The three yellowish green plants in the front are Hechtia pretiosa × lanata

Hohenbergia igatuensis

Hohenbergia igatuensis

Dyckia reitzii seedlings (from two locations), Encholirium sp., Hechtia sp., Billbergia amoena (rear left), ×Hohenmea 'Dennis’ Delight' (silver leaves).

Sincoraea burle-marxii (front center), Hechtia huamelulaensis (front right), Tillandsia guenter-nolleri (center), Hechtia hybrids (all the way on the right), Sincoraea burle-marxii (green, front-ish left), Dyckia 'Jane' (silver, behind tillandsia), Billbergia 'Bruddah Iz' (big plant in the rear)

Dyckia 'Jane' (front), Billbergia 'Bruddah Iz' (rear)

×Sincoregelia 'Burgundy Thrill' (formerly considered ×Neophytum)

Billbergia 'Chewbacca' (left), Neoregelia gigas (right)

Neoregelia 'Cherry Float', Hechtia mapimiana

×Sincoregelia 'Andromeda'

×Sincoregelia 'Andromeda'

Hechtia michoacana

Hechtia jaliscana

Hechtia fosteriana

Hechtia species nova AS496, Colima

Hechtia rubicunda

Hechtia rubicunda

Ursulaea tuitensis

Hechtia lanata

Encholirium sp.

Hechtia lanata × argentea, a hybrid with the same parentage as Jeff Chemnick's at Aloes in Wonderland

Hechtia species nova

Hechtia species nova

Hechtia ghiesbreghtii

Hechtia purhepecha

Hechtia lanata × myriantha (left), Hechtia glomerata AS106 (right), ×Dyckcohnia 'July' (back)

Hechtia huamelulaensis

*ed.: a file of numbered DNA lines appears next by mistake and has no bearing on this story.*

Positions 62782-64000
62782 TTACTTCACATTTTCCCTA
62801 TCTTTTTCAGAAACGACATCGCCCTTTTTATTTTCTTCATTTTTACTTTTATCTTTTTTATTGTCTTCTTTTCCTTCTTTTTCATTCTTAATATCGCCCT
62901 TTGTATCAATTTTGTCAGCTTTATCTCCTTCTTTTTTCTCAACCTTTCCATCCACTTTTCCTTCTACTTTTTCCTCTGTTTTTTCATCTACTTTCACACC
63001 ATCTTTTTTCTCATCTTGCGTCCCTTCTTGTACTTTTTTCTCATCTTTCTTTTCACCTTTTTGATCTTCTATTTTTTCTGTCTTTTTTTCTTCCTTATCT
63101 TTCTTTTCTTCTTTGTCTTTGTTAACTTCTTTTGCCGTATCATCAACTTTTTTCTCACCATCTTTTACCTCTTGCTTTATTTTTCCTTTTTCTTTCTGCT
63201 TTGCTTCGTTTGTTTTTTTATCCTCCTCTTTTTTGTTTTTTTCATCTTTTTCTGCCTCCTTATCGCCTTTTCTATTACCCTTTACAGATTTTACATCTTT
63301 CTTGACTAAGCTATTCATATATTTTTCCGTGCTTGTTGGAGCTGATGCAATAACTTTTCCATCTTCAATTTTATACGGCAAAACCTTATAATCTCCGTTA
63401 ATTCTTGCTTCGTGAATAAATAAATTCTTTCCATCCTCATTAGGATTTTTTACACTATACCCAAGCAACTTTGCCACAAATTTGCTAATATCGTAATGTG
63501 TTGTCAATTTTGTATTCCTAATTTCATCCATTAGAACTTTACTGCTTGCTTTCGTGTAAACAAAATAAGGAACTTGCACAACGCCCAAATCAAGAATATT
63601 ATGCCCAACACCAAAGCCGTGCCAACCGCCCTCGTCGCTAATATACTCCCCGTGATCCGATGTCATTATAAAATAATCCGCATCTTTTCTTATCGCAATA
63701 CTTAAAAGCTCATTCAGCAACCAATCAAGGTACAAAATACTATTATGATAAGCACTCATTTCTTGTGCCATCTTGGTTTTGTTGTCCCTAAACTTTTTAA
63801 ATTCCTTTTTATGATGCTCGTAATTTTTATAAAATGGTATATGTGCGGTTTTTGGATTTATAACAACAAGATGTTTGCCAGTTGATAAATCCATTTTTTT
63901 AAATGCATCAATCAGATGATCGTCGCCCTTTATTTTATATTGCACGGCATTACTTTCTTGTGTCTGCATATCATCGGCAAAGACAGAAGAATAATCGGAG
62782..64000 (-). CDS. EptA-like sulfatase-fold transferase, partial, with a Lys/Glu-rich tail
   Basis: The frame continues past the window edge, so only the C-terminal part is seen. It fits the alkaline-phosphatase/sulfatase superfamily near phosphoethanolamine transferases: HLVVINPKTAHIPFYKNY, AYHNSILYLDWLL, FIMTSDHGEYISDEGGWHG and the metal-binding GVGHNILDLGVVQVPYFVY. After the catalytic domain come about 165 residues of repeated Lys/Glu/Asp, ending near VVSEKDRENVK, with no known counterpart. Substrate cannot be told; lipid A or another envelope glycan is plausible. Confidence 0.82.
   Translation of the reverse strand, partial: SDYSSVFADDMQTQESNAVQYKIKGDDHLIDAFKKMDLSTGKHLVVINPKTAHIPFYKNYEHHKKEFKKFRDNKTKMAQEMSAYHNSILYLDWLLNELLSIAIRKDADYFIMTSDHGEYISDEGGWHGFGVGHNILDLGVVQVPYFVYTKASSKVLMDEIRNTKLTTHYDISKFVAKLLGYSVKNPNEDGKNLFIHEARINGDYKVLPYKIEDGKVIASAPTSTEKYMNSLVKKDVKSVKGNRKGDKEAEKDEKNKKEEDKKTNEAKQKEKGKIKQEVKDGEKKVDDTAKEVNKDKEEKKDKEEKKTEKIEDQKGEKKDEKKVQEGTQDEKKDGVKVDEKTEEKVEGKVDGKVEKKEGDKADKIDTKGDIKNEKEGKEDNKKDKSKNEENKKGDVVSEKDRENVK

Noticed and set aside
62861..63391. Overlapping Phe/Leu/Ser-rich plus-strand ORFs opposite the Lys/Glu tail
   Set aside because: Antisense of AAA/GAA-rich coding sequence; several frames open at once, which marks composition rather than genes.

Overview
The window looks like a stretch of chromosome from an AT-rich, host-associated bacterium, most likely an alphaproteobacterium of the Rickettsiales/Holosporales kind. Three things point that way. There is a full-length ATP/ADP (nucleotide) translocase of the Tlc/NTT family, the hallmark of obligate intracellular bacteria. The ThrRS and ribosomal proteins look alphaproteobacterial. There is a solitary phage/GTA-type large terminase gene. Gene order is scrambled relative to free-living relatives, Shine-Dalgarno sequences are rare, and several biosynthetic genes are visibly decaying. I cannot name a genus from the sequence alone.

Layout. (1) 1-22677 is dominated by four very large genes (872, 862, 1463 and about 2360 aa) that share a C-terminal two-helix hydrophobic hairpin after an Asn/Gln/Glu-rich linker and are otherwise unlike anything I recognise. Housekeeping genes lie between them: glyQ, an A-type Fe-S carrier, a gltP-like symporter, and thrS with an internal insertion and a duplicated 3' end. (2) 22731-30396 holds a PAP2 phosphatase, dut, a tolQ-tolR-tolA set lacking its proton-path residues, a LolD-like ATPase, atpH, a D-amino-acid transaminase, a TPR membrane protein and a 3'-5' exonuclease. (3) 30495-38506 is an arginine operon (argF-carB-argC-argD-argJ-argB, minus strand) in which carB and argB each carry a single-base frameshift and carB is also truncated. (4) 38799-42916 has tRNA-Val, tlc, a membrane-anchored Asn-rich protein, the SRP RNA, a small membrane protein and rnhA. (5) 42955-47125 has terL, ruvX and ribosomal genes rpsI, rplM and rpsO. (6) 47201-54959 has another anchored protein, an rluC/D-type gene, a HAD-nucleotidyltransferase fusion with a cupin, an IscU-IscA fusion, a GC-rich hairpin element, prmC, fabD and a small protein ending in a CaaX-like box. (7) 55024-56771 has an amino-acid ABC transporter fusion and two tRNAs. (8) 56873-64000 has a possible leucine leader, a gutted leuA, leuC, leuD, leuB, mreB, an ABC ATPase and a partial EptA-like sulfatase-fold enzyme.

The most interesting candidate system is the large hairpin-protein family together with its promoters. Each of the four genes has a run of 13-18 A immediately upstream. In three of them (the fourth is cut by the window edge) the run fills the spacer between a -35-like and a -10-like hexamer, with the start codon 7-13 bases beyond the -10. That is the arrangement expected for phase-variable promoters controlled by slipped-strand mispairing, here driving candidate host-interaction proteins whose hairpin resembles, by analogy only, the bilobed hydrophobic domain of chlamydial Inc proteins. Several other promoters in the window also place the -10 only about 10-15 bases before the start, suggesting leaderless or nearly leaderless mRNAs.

Hechtia lanata

Back: Hohenbergia catingae (left), Hechtia nuusaviorum (right)
Front: Neoregelia 'Spines' (left), Hohenbergia aff. vestita (right)

With the exception of tillandsias (aka air plants), which have become a staple in nurseries and garden centers, bromeliads are hard to find in regular nurseries. You might see a few terrestrial broms like dyckias in the succulent aisle, and a few epiphytes like aechmeas and guzmanias in the houseplant section. But if you want anything beyond that, you'll need to go the mail order route¹.

This also applies to hechtias. I continue to be baffled by the lack of hechtias in cultivation. People who like dyckias (and there are quite a few of them) should naturally be attracted to hechtias as well. One possible explanation is that hechtias are more difficult to propagate. Unlike many other bromeliads, hechtias are either male or female; you only get seeds if you have both a male and a female plant in flower at the same time (and of course a pollinator, even if it's you transferring pollen with a small brush). The mail order sources listed below are also your best bet for hechtias.

Andy Siekkinen is working on propagating more bromeliads for sale, including rare hechtias. Right now, he has several Ursulaea tuitensis specimens ready to go. (Scroll up a bit to see a photo of Ursulaea tuitensis; it's the last of the orange-red plants.) If you're interested, please contact Andy.


¹Here are three reputable mail order sources for bromeliads that I've personally used and been happy with:

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That is so cool that Mr. Burle Marx has some broms named after him. I nabbed a Ursulaea tuitensis at the recent Huntington sale and a neophytum cross as well. This is an enormous rabbit hole to fall into, Gerhard! Wonderful photos, and thanks to Andy for help with the ID.
luv2garden said…
An incredible collection. We only see a few broms in garden centers here usually only when they are in flower. The colours are beautiful. Would love for more to cross the border but then would have something else to collect. Thanks for the great tour.
Nell said…